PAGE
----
The morbid oeuvre from photographer and artist extraordinaire, Dominic Rouse, is not for the faint-hearted. It takes strength to confront the deepest abyss of man’s quintessence.
Text: Lunita S V Mendoza
Photo: Dominic Rouse
Above: Ecce Homo. The background is a stairwell in offiec S-21, Pol Pot’s principal interrogation centre.
Brooks Jensen – exceptional artist, visual architect and aural instigator – comments that Dominic Rouse would be the first to admit that his use of the camera and the darkroom are unusual.
“Rouse does not photograph the world,” Jensen muses, “he makes photographs of his mind.”
In Rouse’s The Philosopher’s Tomb, profound issues and challenging questions abound. It is as complex as his passion, uniquely combining photography and fine art. Here, description fails and provocation begins.
Perhaps the more recognised of Rouse’s complex composition and an example of the refine mastery of his unique craft is Ecce Homo. This creation comes from, in Rouse’s own words, “the most chilling place I’ve ever been in”. Featuring a decaying figure, it is an image inspired in part by Rouse’s visits to Cambodia and the S-21 Museum in particular, a site of the Khmer Rouge’s principal interrogation facility in Phnom Penh.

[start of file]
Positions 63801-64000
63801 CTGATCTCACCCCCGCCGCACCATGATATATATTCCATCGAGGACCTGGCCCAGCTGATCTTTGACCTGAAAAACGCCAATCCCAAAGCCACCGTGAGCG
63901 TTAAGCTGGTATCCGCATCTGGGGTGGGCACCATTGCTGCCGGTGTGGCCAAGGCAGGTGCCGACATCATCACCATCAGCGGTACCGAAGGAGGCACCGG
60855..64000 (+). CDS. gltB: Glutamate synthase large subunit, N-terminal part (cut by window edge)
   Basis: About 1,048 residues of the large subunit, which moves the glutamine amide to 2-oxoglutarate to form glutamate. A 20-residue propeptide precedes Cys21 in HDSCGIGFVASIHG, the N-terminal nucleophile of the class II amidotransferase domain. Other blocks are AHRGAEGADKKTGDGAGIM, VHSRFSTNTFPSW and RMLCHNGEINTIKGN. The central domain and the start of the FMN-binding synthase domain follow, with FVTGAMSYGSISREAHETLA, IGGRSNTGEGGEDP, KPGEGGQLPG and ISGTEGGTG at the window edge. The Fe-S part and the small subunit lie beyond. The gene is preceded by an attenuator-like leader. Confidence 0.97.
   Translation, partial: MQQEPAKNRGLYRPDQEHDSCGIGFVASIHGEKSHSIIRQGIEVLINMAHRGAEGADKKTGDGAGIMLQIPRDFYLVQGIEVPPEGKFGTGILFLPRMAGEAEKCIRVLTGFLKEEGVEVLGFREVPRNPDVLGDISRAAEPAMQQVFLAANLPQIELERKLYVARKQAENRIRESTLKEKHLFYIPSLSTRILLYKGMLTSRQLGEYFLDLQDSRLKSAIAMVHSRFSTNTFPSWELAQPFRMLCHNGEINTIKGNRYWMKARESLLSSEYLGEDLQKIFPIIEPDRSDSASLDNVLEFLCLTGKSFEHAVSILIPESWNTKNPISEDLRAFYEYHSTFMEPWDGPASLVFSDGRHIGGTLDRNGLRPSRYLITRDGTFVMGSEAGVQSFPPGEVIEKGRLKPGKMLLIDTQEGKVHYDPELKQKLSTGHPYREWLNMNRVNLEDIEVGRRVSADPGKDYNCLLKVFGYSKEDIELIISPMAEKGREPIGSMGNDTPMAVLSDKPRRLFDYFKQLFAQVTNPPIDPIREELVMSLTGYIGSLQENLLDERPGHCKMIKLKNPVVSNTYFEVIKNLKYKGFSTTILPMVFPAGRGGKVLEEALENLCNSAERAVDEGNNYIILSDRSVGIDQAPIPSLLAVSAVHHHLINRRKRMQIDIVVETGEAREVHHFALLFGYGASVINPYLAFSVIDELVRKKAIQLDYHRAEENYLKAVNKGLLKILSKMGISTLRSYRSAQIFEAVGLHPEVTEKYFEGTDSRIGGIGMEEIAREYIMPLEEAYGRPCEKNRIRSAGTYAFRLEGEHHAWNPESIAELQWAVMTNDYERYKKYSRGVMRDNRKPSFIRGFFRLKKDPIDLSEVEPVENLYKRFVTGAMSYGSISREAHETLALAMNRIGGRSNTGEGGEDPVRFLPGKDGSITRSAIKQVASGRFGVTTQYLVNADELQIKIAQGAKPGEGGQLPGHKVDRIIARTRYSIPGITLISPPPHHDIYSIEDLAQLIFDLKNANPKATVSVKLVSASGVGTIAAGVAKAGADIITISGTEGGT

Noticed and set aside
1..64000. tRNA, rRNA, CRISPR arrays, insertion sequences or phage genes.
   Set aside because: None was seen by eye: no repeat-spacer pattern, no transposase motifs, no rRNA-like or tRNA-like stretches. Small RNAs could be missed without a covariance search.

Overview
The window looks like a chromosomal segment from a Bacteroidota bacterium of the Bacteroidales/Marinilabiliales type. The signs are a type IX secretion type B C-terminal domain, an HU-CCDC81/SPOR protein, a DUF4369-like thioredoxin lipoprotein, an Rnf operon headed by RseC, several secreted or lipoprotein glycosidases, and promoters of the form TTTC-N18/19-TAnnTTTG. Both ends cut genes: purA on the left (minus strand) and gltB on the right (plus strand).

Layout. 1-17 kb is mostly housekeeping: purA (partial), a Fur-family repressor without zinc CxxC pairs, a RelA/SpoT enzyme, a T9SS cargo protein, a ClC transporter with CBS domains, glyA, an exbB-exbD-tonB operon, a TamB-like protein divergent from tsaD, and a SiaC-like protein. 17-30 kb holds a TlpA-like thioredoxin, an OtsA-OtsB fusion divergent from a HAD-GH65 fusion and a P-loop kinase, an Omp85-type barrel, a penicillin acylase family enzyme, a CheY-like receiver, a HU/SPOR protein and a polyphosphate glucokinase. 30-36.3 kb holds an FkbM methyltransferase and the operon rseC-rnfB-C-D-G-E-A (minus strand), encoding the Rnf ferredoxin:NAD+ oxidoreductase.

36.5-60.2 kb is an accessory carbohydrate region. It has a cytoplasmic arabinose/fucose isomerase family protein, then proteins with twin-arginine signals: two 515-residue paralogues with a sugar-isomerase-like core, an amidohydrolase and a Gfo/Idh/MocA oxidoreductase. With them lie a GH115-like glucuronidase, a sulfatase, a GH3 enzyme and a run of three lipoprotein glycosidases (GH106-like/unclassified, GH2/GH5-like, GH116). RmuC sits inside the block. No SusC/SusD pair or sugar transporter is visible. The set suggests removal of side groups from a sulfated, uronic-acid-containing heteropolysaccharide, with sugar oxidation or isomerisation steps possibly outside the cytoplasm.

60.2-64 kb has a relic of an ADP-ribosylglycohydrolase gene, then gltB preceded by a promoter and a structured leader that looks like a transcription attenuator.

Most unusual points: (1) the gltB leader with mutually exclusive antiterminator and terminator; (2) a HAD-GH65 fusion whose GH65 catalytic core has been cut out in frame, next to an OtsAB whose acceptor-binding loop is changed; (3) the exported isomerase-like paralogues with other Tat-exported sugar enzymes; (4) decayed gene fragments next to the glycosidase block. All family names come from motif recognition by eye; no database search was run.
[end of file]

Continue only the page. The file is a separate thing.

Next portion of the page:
On the 15th of April this year, 30 years after the Khmer Rouge were defeated, a court in Cambodia tried the man who headed this facility for “Crimes Against Humanity”, a phrase Rouse defines as something that is “loudly trumpeted whenever the Western Hypocrisies wish to visit their invidious sense of justice on others.”
“It is not possible for an individual human being to commit crimes against humanity. For crimes against humanity to occur, whole societies must be converted to the criminal cause,” Rouse adds. His passion for truth trails the occupation of Iraq and Afghanistan by American and British soldiers, where evidence of gruesome tactics can be found by those prepared to look for them. “Nonetheless, we can be sure that no British or American soldier will be found guilty of any crime, not for a lack of guilt or the evidence of it but because justice on this planet is the perverse plaything of the victorious.”
In the beginning, I asked Rouse what exactly he was trying to portray in Ecce Homo’s human putrefaction. “Do you still need to ask why Ecce Homo gives you a sense of decay?” the discoverer enquires. Obviously not anymore, I say to myself. ”It is,” Rouse starts again, “a portrait of humanity and our enduring lack of it.”
To see more of Dominic Rouse’s works, get the issue in which it appears here.